No matter how many layers of protection your clients add to their networks and computer systems, there’s one “wild card” vulnerability that isn’t as easy to neutralize. Employees, guests and other people remain the weakest link in cybersecurity.
Businesses can offer up a dizzying array of steps and policies and still not solve the problem. Despite what the more cynical experts suggest, most people are not lazy, but we do tend to favor routine and take shorter routes whenever available. That helps explain why businesses that merely discuss security policies without changing and reinforcing employee behaviors are doomed to fail.
They’ve left their businesses and workforces exposed to rogue elements, phishing schemes, breaches and other cybercrimes. Without implementing an end user training program, their security investments have little to no measurable value. It’s like building an impregnable fence and having someone leave the gate unlocked ‒ or wide open.
As MSPs know, security is not a one-and-done event. Effective protection is a full-team effort that requires collaboration and strict adherence to policy to keep cybercriminals at bay. Of course, that’s still no guarantee.
Education is a Different Animal
Most MSPs are at the top of their game when it comes to technology, but tend to struggle when discussing, selling and delivering less tangible services such as policy development and end-user cybersecurity training. Both require a deep understanding of their clients’ operations, compliance needs and, most importantly, people.
The most challenging part of keeping systems and data safe is the human element. People are unpredictable, often undisciplined, and occasionally ignore the rules their employers and contractors put in place. Some MSPs have a tough time dealing with those non-technical issues.
Not everyone has the patience or skills to conduct training or to work directly with individuals to improve their companies’ cybersecurity defenses. Of course, they don’t have to do it all on their own. Many MSPs recognize their interpersonal limitations and bring in outside talent ‒ IT security training professionals with well-developed curriculums, as well as periodic testing and validation methodologies.
Repeat and Verify
The beauty of education, at least from a channel perspective, is that these services will theoretically last forever. Compliance and technology changes will demand periodic updates and new employees will have to be on-boarded into the program, and experts predict the security training market will increase substantially over the next decade and reach $10 billion by 2027 (Cybersecurity Ventures).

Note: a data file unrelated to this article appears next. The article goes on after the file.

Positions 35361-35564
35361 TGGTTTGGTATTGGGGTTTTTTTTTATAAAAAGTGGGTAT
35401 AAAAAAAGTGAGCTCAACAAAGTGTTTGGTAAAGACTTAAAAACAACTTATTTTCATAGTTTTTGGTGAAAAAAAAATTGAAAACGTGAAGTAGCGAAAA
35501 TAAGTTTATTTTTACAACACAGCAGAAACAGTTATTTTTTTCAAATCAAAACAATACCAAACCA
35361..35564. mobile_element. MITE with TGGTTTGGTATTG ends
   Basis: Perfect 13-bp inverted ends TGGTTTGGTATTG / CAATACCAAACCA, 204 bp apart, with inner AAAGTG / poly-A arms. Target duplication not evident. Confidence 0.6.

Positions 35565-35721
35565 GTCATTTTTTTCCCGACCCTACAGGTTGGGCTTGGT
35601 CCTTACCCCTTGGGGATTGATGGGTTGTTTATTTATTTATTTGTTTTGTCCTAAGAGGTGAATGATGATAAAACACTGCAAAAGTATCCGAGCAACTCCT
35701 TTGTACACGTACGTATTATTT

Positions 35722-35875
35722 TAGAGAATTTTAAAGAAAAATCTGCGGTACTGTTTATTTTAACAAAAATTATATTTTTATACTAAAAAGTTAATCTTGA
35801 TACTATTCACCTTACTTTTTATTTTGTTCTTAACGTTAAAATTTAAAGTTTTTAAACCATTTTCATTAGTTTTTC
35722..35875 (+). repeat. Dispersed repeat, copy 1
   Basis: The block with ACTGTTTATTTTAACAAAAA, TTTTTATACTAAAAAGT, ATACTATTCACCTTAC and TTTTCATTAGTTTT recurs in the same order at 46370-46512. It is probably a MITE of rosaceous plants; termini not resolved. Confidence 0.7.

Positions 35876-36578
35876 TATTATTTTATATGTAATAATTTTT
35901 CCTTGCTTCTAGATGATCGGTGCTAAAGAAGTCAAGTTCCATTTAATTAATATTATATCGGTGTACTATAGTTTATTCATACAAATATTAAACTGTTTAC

In other words, education is a worthy investment area for channel professionals. The value of everything related to cybersecurity is on the rise, and relatively few businesses have the knowledge and resources they need to protect their systems, data, and people. Demand is sure to grow faster than MSPs can scale their own security and training offerings, which means partnering will become more of a necessity than an option for many providers
Blame the data. While information has always been an organizational asset, few seemed to realize its actual value ‒ until cybercriminals started ransoming it and regulations were passed to protect it. In fact, data is now a top focus for executives and the addition of IoT, Big Data, and business intelligence applications, not to mention increasing compliance requirements, will make them more amenable to new security investments.
Whether MSPs develop their own end-user training curriculum and testing programs or forge alliances with channel-friendly partners, many of their clients are already in search of these educational services. And the rest won’t be far behind.
After all, the weakest link in cybersecurity is a moving target. It takes time to instill best practices in any business, and many of your clients’ employees will never reach that “protection nirvana” needed to keep their company safe. Cybercriminals strengthen and vary their tactics, new technologies and vulnerabilities come into play, and no two end users learn the same way.
Those variables can be a challenge for MSPs and their cybersecurity training partners, but they also present long-term consulting and support opportunities that your clients will value.
Brian Sherman, GetChanneled